2. What information can you provide to help assure me that the level of care provided in your healthcare center is of the highest quality?

Although it could be years before you require assisted living or healthcare services, you want to know that when that day comes, you will receive the best care possible. Ask to take a tour of the healthcare center, and closely observe the facilities and the care team. Does the staff seem happy and attentive to residents? Is the facility clean and without odor? Ask about staff turnover ratios. The industry average for skilled nursing centers is around 40 percent. A low turnover rate generally indicates a happy staff, which translates into better care for residents. If the healthcare center is Medicare certified you can also visit Medicare.gov to find information on complaints, deficiencies, staffing, and more. All of LifeSpire’s communities have received either a 4- or 5-star CMS rating.

1. What information can you provide to help assure me that your community is financially positioned to meet its long-term commitment to residents?

In order to fulfill its long-term obligation to residents, a CCRC must maintain a strong financial standing. A financial professional who is well-versed in the financial operations of CCRCs can help you analyze key financial ratios, such as operating margins and debt service coverage, but a few things to look for initially are a willingness by representatives of the community to share their audited financial statements, positive net worth, strong demand (usually indicated by occupancy ratios above 90 percent), well-kept facilities, and an experienced management team. Also consider whether the community is located in a state that regulates CCRCs. If so, the state may have minimum financial requirements that must be met on a year-to-year basis. Read more about LifeSpire’s current financial standing.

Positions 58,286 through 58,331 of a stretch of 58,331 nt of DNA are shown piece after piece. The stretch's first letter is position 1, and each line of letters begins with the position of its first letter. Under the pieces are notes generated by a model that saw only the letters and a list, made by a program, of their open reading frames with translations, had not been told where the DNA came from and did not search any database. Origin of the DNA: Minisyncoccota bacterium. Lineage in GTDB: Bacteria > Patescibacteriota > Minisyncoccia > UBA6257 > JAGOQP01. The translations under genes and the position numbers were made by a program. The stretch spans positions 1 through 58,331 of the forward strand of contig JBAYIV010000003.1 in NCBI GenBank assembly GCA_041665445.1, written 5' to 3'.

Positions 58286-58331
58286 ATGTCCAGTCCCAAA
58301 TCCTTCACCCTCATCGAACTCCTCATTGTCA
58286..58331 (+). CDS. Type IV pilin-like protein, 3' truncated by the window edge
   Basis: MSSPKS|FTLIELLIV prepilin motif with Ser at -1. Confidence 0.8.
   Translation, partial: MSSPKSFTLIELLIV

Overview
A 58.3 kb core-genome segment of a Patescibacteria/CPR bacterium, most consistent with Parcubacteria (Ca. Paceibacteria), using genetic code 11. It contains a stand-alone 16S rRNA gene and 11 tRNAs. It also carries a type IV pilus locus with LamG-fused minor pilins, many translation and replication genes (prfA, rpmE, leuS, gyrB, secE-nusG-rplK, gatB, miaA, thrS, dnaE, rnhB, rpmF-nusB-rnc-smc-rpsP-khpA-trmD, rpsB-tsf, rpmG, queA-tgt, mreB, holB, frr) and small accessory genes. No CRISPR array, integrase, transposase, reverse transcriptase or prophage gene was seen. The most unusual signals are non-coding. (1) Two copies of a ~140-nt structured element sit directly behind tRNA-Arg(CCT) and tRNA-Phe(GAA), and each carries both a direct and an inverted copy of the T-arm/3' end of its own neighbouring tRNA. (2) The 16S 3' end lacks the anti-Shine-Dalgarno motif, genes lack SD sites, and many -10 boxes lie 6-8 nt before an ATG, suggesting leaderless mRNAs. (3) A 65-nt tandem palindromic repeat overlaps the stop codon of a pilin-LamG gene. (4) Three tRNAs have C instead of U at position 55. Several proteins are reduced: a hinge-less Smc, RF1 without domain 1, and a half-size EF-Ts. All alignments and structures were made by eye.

Retirement counselors at each of our communities are available to answer all these questions and any others you may have. Contact them today!

The Chesapeake (Newport News): 757-223-1600
The Culpeper (Culpeper): 540-825-2411
The Glebe (Daleville): 540-591-2100
Lakewood (Richmond): 804-740-2900

 

 

Content provided by MyLifeSite.com

Helpful Tips for Downsizing in Retirement

One of the main reasons older adults put off downsizing or moving to a retirement community is the need to deal with all the “stuff” they’ve accumulated over the years. Yet, if done right, the process of downsizing may not be as daunting as you think. It may even be enjoyable — even refreshing. A lot of the physical work can be done by others, so your main role is to categorizeorganize, and direct. Here are six tips to get you started:

Start now

If you are thinking about moving, whether to a retirement community or to a smaller home, now is a good time to start the downsizing process. Don’t wait until you are ready to move. At that point, the process and emotions may be overwhelming, and you will have other things that require your attention. Even if you ultimately choose not to move, your family members will thank you! There will be less stuff for them to deal with one day.